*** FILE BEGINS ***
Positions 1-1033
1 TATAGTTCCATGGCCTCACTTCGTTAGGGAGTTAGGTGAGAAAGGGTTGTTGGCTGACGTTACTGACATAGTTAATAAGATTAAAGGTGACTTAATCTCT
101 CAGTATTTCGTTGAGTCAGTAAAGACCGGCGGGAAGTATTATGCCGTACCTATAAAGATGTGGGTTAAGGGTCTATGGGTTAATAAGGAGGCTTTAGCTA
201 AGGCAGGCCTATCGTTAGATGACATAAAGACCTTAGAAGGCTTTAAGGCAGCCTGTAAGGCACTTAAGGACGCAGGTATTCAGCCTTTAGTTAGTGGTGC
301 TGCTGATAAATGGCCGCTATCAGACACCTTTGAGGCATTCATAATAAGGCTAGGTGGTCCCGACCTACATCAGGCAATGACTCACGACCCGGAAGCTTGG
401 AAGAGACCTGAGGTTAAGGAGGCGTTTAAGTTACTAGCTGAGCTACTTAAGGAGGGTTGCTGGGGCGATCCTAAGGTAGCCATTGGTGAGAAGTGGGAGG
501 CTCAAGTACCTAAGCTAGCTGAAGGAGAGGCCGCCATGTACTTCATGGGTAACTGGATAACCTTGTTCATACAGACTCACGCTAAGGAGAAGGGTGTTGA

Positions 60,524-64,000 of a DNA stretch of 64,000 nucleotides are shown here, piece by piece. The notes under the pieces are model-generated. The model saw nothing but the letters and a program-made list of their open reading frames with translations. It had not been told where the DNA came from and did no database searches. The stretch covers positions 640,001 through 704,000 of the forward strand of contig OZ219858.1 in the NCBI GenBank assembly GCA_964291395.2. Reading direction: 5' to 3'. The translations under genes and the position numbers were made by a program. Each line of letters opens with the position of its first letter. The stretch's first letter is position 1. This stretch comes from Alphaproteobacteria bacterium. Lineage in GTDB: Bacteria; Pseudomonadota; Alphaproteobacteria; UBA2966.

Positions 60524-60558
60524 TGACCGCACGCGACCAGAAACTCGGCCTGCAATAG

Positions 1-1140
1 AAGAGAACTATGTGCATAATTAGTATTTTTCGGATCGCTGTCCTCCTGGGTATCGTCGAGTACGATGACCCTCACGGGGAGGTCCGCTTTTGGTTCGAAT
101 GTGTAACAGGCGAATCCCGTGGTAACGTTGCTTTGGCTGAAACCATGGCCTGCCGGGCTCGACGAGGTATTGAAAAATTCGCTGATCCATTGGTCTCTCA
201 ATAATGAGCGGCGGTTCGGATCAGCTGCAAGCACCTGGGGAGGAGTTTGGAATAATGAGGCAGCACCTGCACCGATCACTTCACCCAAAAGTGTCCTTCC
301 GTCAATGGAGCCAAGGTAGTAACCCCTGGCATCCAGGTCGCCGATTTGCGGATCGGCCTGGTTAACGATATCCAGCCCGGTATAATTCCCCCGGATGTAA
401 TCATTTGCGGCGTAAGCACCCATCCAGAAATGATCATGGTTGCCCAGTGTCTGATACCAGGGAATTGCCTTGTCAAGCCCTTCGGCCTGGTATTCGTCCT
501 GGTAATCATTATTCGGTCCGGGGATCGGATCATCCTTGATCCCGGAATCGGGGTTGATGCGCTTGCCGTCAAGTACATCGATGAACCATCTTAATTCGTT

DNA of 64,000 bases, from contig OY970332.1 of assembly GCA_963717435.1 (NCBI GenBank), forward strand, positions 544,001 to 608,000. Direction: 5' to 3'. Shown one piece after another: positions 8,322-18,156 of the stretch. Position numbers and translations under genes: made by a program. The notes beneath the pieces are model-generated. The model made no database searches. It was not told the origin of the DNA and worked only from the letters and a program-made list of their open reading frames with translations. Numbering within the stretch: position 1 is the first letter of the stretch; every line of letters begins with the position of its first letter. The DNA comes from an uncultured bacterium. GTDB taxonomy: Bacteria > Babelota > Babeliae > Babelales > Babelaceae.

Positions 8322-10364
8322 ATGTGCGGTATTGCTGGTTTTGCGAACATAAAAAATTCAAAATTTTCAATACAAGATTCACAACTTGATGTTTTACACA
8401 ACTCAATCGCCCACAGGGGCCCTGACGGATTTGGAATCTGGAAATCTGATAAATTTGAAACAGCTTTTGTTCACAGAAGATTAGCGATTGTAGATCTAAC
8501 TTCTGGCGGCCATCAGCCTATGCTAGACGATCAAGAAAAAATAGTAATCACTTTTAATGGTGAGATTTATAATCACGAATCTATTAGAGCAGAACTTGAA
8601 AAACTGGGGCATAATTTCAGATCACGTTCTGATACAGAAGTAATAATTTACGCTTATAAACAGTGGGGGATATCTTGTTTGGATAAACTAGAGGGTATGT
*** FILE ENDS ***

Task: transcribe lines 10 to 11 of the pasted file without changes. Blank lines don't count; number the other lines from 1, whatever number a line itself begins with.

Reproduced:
60524 TGACCGCACGCGACCAGAAACTCGGCCTGCAATAG

Positions 1-1140